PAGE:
A Utah man brought a rifle and a pistol with him to a J.C. Penney department store to demonstrate that guns can be safe in the hands of law-abiding citizens.
On Wednesday, Cindy Yorgason was shopping at the J.C. Penney in Riverdale when she saw a man with a rifle slung across his chest, extra ammunition and a sidearm in a holster on his right hip, according to KSL 5 TV. She took some photos and posted them to Facebook, where images quickly went viral.
"He was in the wrong place and shouldn't be doing this at this location," Yorgason told KSL, adding that she didn't feel threatened at the time.
The rifle-toting shopper was later identified as 22-year-old Joseph Kelley. He revealed that he was carrying an unloaded AR-15 and the handgun was a loaded Glock 19C, according to The Salt Lake Tribune, adding that he is a firm believer in the Second Amendment.
He said he brought the guns to J.C. Penney to show that firearms are not dangerous in the hands of law-abiding citizens.
"I felt no negative vibes from anyone," Kelley told the Tribune. "I think it went rather surprisingly well."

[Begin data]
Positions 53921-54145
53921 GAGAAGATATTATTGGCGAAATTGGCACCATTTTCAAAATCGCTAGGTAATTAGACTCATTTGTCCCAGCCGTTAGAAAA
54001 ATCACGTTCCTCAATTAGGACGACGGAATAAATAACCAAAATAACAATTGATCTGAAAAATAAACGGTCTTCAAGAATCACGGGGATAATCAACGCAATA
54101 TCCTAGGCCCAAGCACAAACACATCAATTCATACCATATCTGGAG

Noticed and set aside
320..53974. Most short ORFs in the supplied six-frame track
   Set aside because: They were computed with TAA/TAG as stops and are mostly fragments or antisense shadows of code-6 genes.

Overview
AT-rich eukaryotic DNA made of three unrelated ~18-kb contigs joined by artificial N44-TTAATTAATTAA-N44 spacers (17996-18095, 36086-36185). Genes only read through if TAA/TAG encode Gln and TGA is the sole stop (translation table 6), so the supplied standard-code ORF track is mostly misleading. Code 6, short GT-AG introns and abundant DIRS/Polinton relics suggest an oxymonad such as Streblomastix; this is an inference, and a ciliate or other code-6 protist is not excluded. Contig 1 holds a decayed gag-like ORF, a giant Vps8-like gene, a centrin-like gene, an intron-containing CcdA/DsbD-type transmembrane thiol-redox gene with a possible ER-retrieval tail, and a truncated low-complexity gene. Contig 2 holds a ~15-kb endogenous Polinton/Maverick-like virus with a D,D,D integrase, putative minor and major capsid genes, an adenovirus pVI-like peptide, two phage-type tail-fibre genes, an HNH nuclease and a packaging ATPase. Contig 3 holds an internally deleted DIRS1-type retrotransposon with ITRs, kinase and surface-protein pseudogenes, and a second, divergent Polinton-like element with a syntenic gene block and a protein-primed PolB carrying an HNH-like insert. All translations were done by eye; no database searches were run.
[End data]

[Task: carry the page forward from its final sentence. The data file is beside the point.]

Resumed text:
He said he carries weapons with him in order to protect children and others from "criminals, cartels, drug lords" and other "evil men."
Kelley is not the only one to openly carry firearms in a pro-Second Amendment demonstration -- a move gun advocates have made since President Barack Obama's push for stricter gun control legislation in the wake of the Sandy Hook Elementary School shooting.
Earlier this month, Warren Drouin and Steven Boyce of Portland, Ore., walked down a main street in the northwest city carrying their assault rifles. They said they were exercising the Second Amendment and hoped to educate the public on gun rights.
Drouin said he wanted bystanders to talk to them, not call the police.
"What they really should do is observe the person to determine if the person is aggressive. We're not doing anything threatening to anyone," he said.
Carrying firearms in public is legal in Oregon and carrying a concealed handgun is also legal with a valid license, according to KPTV.